The French and West German loans to the Soviets are an early indication of this trend, as are the eager moves by these countries and others to contract with Moscow for the sale of technology materials and equi pment. In many ways, the current situ'ation resembles that which existed just prior to World War I1 when U.S firms did business with Japan and Germany virtually up to the outbreak of hostilities. Since the question is one of trade however, there is a solu t ion: offering an equivalent deal with the U.S A U.S. ALTERNATIVE The West German and French Trade Ministers state quite openly that one reason for going ahead with the Soviet gas pipe line project is that there seems no U.S. alternative. This is not the c a se: the U.S. can offer an alternative to the Yamal pipeline project and could include the elements in the Soviet package: 1) the sale of fuel; 2) the opportunity for participa tion in the financing; and 3) the opportunity to sell technology and materials.
One potential U.S. alternative comprises all these elements coal. American coal provides an attractive and secure alternative to the Yamal pipeline. The U.S. boasts a quarter of the world?s coal reserves and nearly half of the free world's reserves. U.S c oal already enjoys a growing market in Europe and its customers have found it a reliable supplier. To greatly increase U.S. coal production would require the expansion of port, rail, and loading facilities to participate in both financing and selling tech nology.
This expansion would afford Europe the opportunity Although there have been several measures introduced in the House and Senate over the last few years to provide for expansion of port facilities and an upgrading of rail service to handle increased volumes of coal, progress to date has been slight.
Now, with the emphasis on reduced spending in the President's economic recovery program, funds for these activities will be even more restricted. The Reagan Administration, however, offers a number of pr oposals allowing ports to finance their own expansion 6 through charging user fees. These would encourage private financ ing and speed development. Since the capital requirements would be large, overseas investors could participate indeed, should be encou raged.
The opportunities offered by such a project would be enormous.
Shipyards would be put to work building coal colliers. Railroad cars would have to be manufactured. Cranes, hoists, and other types of heavy equipment would be required, expanding the m arket for steel, machine tools and the like. West Europeans would be able to help supply this equipment.
Most important, however, is the fact that this would consti tute merely a natural expansion of the coal trade already develop ing between the United S tates and Europe. While the U.S. had always exported metallurgic coal to Europe, only in recent years has it begun to sell steam coal there. With some 150 million tons of excess annual coal production capacity, the U.S certainly could furnish the 90 milli on tons that would be the thermal equivalent of the Soviet gas. All that remains is for Europe to ask for the coal. Says National Coal Association President Carl Bagge: "We can deliver."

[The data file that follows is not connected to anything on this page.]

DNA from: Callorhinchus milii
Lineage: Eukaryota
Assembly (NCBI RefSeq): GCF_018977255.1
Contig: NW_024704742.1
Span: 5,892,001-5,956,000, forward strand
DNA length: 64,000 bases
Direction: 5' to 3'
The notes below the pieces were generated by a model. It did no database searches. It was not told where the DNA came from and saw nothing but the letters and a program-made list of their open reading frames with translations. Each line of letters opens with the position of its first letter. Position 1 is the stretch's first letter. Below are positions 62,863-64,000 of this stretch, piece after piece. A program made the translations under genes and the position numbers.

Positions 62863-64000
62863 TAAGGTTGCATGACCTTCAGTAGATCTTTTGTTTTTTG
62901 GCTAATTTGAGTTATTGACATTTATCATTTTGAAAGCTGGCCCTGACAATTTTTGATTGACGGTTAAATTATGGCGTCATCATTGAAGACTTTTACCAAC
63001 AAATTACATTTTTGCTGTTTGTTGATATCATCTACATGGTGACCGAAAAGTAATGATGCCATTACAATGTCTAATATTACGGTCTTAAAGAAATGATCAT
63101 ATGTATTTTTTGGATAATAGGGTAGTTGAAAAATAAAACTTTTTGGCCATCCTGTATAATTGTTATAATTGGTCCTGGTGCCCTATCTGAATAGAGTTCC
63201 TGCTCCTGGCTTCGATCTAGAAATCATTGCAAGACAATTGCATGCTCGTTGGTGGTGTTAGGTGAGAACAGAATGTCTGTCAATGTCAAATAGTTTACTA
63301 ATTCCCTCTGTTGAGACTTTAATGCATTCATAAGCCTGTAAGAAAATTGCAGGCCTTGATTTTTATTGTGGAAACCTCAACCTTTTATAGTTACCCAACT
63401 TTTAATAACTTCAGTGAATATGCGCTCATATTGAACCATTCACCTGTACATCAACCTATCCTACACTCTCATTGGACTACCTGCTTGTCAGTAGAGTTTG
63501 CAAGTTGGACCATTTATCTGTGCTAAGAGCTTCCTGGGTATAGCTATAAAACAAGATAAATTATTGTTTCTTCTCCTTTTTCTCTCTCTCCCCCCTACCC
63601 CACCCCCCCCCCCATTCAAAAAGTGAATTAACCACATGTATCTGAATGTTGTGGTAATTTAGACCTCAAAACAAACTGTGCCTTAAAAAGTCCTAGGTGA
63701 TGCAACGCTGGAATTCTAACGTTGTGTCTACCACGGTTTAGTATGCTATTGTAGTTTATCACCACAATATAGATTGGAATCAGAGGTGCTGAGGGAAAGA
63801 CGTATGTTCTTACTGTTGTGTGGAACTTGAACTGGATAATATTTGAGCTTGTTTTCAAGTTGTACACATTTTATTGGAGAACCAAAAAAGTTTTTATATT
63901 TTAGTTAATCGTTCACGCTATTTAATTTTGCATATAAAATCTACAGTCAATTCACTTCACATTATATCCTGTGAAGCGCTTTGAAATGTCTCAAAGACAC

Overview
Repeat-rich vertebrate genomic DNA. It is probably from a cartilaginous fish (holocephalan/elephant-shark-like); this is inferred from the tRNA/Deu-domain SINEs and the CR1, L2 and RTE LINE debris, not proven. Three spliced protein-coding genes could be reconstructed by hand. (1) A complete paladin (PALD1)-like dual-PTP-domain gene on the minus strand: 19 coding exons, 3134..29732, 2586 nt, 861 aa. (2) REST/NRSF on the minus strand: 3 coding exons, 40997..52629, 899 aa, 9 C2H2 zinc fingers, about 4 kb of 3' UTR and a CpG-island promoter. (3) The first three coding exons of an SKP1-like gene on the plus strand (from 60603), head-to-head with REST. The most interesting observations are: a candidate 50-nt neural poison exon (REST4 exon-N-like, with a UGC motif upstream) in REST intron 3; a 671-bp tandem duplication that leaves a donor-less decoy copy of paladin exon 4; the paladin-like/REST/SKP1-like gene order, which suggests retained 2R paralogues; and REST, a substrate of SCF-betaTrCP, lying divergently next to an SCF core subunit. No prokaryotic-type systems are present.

In the short run, there are a number of options that would serve to fill the gap in European energy needs until U.S. ports and coal handling facilities are completed. Among these are expanded imports of natural gas from Mexico and West Africa. At present, large quantities of Mexican gas still are being flared for want of a market. Given the currency requirements of Mexico and the rate at which they are likely to grow, it would seem that Europe could be persuaded to consider the Mexican stop-gap option. In the case of West Africa, major oil and gas finds are anticipated and this would be an opportunity for Western Europe to get in on the ground floor.
CONCLUSION Of all the concerns arising from the Yamal pipeline project perhaps the most disturbing is that i t could go forward in the face of recent Soviet activities around the world. It is this issue that Ronald Reagan above all else must pose directly to Mitterrand. For the past several years, the Soviets and their surrogates have been waging a silent war wi th the West. There have been no staged battles, no glorious campaigns, no declarations marking the onset of hostilities. Still, it has been as real and tangible as any war in history.
It is taking place in El Salvador, the Horn of Africa Cambodia, Afghanis tan, Nicaragua,'and Poland. To some it recalls the closing days of 1938 as well who argued for appeasement; who said that a few concessions needed. They were wrong then. Do we dare take a chance that they are not wrong now There are those in that troubled time a little more understanding, better trade ties were all that were 7 Lenin counted on the capitalists' greed to obscure the threat his revolution held for them. The Soviets are counting on the same greed to obscure the pipeline's threat to Western Eur ope.
Sadly it appears that Moscow may have judged them correctly.
They do not realize that even though the pipeline is made of steel it still constitutes a noose a noose with which Moscow one day may strangle them.
Milton R. Copulos Policy Analyst